U.K. Demands Further EU Budget Cuts
U.K. Prime Minister David Cameron has told European colleagues that he will not accept a EU budget deal unless it contains significant cuts. His remarks were made in Brussels on Thursday as EU leaders gathered for a two-day summit in an attempt to draw up the bloc’s next seven-year budget, the second attempt after a meeting in November yielded no results. “The numbers that were put forward were much too high,” Cameron told reporters. The initial budget ceiling proposed was of €1 trillion, later revised to €943 billion. “They need to come down, and if they don’t come down, there won’t be a deal.” The president of the European Commission, José Manuel Barroso, suggested that the British position might be irresponsible in such difficult times. “Further delays will send out a very negative message at this time of fragile economic recovery. The risk is that positions will harden and will be even more difficult to overcome.”
Iran’s Supreme Leader Rebuffs U.S. Offer of Direct Talks
Iran’s Supreme Leader, Ayatollah Ali Khamenei, rebuffed an offer of direct talks made by U.S. Vice-President Joe Biden on Thursday, saying that they would lead nowhere. “Some naive people like the idea of negotiating with America, however, negotiations will not solve the problem,” Khamenei said in a speech to members of Iran’s air force. The offer had been made by Biden in a speech earlier in the week in Munich, when he said the U.S. was ready to meet with the Iranian leadership. “That offer stands, but it must be real and tangible”, he clarified. Khamenei countered that the offer was shrouded in intimidation. “You take up arms against the nation of Iran and say: ‘negotiate or we fire’. But you should know that pressure and negotiations are not compatible and our nation will not be intimidated by these actions”, he said. Relations between the two countries were severed after the overthrow of the pro-Western Shah of Iran in 1979.
Russian Fighter Jets Briefly Intrude on Japanese Airspace
The Japanese Defence Ministry said on Thursday that Russian fighter jets had violated its airspace for just over a minute over the northwestern tip of Hokkaido, Japan’s northernmost island. The timing of the jets’ visit seemed to coincide with a rally sponsored by the Japanese government to urge Russia to return a group of islands off Hokkaido there were seized by the Soviet Union at the end of the World War II. Russia’s Defence Ministry denied any intrusion, saying that the fighter jets had been participating in a military exercise and that the pilots had been instructed to fly in “strict conformity with international rules without any border violations.” Japan says the unresolved territorial dispute prevents it from concluding a peace treaty with Russia, with the two countries technically remaining at war since 1945. Japanese Prime Minister Shinzo Abe has expressed “strong hope” of resolving the dispute in the coming months.
India Forgets its Child Sexual Abuse Victims, Says NGO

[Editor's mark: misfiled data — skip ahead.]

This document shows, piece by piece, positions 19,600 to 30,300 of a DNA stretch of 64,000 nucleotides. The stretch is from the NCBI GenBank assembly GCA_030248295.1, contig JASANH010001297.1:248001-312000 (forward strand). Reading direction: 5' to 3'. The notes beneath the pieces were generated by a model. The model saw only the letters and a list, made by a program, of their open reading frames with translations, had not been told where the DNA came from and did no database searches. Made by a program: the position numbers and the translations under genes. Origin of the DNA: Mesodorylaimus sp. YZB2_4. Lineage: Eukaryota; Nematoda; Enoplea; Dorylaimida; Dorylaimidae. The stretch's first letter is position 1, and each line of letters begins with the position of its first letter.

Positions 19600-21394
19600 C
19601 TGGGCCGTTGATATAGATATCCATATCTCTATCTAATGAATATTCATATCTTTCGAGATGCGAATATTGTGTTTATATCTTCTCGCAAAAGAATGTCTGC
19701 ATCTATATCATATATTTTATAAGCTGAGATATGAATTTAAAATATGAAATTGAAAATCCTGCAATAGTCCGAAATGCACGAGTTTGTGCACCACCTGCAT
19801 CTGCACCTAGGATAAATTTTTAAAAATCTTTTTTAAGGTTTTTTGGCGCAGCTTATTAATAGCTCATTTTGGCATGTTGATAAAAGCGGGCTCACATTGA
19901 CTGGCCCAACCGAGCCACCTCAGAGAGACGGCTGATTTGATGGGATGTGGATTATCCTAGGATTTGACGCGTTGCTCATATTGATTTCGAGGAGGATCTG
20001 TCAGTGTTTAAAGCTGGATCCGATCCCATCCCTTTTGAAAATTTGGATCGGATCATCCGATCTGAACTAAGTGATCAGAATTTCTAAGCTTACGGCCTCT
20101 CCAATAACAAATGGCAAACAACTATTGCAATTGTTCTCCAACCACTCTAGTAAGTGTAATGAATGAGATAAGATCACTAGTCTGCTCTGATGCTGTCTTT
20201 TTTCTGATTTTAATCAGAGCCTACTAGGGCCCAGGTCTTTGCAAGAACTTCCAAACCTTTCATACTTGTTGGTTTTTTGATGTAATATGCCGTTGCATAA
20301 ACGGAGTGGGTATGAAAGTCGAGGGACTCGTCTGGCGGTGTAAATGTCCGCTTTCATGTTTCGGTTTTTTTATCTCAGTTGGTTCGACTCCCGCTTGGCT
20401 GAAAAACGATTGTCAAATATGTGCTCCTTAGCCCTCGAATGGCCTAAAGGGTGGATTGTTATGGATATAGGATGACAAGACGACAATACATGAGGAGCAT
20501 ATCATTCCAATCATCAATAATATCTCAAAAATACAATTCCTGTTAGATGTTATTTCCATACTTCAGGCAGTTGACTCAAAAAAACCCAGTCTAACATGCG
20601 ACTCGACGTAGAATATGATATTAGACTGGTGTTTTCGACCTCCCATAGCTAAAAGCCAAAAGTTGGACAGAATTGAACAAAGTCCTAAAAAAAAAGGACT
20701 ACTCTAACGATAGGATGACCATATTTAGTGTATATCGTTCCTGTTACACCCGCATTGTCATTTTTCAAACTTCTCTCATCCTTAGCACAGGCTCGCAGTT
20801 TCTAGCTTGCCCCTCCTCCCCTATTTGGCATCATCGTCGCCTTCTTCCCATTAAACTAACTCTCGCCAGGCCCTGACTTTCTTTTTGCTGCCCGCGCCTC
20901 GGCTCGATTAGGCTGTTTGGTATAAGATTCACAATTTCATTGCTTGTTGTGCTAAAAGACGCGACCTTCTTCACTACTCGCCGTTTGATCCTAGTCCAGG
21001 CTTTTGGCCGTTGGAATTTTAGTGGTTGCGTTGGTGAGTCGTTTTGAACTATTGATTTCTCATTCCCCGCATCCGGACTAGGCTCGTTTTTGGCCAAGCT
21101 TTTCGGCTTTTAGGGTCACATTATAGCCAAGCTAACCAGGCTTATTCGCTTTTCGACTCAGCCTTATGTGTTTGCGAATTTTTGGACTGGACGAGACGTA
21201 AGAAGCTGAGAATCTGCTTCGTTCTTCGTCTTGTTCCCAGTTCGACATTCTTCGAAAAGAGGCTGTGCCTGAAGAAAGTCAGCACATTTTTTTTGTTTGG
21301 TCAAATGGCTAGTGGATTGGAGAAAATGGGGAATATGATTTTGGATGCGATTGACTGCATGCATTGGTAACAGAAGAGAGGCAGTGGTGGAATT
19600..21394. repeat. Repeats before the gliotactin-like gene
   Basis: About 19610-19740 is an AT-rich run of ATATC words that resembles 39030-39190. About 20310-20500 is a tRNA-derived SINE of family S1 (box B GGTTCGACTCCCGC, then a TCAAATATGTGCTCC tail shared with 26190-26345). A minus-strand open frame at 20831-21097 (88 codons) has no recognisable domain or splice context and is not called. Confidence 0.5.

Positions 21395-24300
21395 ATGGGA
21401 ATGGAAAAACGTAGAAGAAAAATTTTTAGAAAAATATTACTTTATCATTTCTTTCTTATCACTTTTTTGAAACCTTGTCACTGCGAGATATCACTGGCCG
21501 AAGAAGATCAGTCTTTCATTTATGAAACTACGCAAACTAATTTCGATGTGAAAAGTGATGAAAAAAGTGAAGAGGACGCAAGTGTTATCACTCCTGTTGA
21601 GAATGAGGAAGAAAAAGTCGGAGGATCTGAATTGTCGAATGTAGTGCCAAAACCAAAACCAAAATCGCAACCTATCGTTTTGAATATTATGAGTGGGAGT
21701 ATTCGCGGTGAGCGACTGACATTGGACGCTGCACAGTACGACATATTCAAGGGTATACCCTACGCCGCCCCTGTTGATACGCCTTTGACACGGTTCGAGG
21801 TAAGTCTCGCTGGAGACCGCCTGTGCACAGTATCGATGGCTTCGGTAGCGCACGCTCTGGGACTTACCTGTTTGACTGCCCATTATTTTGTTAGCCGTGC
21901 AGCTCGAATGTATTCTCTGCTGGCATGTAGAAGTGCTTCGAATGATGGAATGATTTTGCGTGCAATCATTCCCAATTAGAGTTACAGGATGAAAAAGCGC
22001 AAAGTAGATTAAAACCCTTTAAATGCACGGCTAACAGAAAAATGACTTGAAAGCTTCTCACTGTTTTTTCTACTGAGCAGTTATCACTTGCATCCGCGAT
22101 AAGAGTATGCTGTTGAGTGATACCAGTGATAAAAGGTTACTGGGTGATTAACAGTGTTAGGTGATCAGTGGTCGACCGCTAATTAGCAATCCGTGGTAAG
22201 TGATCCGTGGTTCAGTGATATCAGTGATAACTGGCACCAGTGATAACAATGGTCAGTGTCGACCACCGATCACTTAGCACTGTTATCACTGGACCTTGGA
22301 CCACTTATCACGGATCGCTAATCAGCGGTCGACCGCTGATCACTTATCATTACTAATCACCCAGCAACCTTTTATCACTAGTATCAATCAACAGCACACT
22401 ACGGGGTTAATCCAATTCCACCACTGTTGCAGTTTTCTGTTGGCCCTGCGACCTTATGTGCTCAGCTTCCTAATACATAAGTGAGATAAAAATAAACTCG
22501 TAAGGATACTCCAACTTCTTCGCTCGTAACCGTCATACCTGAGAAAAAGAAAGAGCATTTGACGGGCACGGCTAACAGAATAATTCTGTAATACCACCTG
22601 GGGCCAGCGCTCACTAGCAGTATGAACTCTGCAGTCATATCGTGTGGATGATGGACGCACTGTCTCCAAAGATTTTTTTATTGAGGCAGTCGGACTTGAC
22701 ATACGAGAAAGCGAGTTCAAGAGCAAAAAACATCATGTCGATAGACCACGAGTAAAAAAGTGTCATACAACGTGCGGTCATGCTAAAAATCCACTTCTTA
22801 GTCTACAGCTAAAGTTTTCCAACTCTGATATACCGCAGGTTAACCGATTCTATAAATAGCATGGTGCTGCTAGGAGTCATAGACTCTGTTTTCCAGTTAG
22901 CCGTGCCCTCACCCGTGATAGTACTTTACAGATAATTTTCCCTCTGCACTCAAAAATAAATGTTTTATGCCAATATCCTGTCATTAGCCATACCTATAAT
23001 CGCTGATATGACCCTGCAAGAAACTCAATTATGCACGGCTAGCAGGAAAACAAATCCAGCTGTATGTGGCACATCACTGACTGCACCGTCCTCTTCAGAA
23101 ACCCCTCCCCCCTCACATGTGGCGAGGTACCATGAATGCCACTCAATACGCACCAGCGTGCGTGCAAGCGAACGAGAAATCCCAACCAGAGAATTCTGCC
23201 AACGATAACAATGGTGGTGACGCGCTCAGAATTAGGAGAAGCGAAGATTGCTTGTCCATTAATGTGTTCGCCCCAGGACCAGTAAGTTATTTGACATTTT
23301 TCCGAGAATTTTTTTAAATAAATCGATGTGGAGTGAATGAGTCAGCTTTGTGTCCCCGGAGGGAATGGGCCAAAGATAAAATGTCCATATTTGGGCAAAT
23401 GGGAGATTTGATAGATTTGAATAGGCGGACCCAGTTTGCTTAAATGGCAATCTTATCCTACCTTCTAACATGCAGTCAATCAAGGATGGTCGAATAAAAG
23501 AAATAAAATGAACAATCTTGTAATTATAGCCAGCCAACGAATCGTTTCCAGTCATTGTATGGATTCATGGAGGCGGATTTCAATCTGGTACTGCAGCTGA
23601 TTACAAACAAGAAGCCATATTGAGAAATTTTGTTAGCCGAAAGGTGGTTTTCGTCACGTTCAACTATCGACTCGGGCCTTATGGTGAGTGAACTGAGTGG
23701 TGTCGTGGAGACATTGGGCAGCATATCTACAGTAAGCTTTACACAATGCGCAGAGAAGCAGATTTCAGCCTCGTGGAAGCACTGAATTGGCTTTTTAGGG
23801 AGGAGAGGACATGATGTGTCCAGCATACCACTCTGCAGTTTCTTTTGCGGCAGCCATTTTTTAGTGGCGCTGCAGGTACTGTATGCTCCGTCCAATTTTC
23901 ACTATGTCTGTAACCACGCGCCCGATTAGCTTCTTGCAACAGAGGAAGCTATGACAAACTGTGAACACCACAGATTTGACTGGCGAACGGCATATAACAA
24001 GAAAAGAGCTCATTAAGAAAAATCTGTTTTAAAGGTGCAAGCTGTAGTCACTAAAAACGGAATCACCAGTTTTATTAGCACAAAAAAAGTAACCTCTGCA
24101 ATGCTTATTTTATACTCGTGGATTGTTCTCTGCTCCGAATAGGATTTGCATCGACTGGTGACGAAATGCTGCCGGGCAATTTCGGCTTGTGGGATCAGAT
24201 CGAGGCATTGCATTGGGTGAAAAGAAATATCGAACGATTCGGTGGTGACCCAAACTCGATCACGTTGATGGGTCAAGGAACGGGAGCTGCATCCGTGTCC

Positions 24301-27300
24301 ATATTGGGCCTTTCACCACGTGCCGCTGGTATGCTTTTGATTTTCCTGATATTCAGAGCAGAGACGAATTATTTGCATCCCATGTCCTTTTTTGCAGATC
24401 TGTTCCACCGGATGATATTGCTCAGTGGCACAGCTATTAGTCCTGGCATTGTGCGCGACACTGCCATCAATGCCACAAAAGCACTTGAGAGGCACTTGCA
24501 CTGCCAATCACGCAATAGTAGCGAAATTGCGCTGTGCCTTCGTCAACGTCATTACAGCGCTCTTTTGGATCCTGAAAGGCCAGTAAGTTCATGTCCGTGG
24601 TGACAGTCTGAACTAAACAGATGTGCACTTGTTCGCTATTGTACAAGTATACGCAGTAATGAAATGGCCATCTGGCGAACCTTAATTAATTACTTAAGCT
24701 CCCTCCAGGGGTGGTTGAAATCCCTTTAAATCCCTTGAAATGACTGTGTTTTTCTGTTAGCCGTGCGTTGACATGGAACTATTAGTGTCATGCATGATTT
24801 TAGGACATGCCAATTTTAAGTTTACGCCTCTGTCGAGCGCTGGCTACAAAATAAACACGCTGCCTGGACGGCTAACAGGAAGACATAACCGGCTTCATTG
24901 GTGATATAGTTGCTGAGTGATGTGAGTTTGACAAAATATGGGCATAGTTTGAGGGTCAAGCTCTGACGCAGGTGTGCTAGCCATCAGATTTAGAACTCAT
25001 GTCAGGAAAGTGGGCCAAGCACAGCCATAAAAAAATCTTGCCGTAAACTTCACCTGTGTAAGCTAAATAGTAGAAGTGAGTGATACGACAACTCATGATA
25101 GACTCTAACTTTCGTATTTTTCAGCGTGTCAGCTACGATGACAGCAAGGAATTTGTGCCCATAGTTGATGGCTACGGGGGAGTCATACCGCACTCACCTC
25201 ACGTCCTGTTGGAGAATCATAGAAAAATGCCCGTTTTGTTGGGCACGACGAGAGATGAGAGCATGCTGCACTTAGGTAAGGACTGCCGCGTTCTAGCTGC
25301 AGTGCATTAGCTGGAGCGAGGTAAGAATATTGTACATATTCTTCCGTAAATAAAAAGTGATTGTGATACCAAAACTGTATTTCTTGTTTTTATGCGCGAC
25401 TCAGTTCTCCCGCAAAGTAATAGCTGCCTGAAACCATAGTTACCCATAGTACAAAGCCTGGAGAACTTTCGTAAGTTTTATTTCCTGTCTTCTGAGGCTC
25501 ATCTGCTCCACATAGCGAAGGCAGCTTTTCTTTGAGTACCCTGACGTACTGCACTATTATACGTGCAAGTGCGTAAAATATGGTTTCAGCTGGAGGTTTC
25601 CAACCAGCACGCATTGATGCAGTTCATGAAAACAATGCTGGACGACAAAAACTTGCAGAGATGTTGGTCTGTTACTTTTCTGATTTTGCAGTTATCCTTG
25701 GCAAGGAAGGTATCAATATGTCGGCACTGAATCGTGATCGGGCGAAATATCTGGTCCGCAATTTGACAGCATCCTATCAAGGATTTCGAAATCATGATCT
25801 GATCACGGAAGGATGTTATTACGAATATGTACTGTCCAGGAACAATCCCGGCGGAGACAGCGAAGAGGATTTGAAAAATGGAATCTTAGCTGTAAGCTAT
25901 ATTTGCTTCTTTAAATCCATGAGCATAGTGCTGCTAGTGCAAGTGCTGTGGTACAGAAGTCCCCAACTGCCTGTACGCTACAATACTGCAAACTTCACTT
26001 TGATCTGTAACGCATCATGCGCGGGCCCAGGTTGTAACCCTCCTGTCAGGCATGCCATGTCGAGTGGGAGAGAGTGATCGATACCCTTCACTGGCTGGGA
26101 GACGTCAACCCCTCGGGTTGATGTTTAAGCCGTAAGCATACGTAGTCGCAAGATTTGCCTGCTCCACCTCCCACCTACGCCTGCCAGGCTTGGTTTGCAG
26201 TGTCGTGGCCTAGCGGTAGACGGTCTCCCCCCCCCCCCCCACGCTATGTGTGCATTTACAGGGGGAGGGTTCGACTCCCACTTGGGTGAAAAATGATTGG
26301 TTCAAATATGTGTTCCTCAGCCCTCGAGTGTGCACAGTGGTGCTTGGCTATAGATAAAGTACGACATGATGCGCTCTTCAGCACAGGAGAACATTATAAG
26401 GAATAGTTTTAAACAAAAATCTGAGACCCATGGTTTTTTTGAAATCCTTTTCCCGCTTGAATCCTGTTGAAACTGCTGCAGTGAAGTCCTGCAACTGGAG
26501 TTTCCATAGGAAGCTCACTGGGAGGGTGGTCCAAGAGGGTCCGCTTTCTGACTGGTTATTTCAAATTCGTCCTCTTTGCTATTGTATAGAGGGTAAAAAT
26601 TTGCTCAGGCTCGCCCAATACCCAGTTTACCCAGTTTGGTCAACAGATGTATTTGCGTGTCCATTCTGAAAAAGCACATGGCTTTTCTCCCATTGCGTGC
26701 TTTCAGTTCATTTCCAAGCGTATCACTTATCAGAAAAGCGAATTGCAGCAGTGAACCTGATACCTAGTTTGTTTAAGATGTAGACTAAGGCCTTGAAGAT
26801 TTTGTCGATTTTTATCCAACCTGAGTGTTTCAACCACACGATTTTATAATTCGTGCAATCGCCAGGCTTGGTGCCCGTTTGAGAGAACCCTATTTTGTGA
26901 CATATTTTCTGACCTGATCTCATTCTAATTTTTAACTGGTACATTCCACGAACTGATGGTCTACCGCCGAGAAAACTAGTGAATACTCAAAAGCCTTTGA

Child victims of sexual abuse are often mistreated and humiliated by officials in India, a report published by New York-based NGO Human Rights Watch (HRW) has found. The findings come in the wake of the gang-rape and killing of a young woman on a Delhi bus in December, an attack that sparked a wave of protests across the country, forcing the country to come to terms with its rampant sexual abuse problem. “Shockingly, the very institutions that should protect vulnerable children can place them at risk of horrific child sexual abuse,” said Meenakshi Ganguly, South Asia director of Human Rights Watch. Abuse can happen in places where children should be protected, such as in state-funded care homes, and in may cases police and court officials refuse to accept rape or incest has taken place. The problem is compounded by the fact that a 2007 government survey with 12,500 Indian children found that in 13 states over half of those interviewed said they had experienced some kind of sexual abuse.
Indian Conglomerates Force Ethiopians Off Their Land
A report published by the U.S.-based think tank The Oakland Institute suggests that thousands of Ethiopians have been relocated or have fled to neighbouring countries after the leasing of 600,000 hectares of farmland to Indian companies. Journalists and oppositionists of the concession have been subjected to intimidation, repression, detentions, rapes and beatings. Obang Metho, a local activist cited in the report, said that “when the Ethiopian government met with [the investors], the local people were never consulted and were never compensated. The decision was made without involving the people”. He added that their survival “said Metho. “For the indigenous people, [their land,] their one identity and existence as a people for their survival “has been taken away by the very government that is supposed to protect them.” Karaturi Global, the Indian agricultural conglomerate who leased most of the land involved to grow palm oil, maize and cereals declined to comment on the matter. A spokesman added only that “this has nothing to do with us”.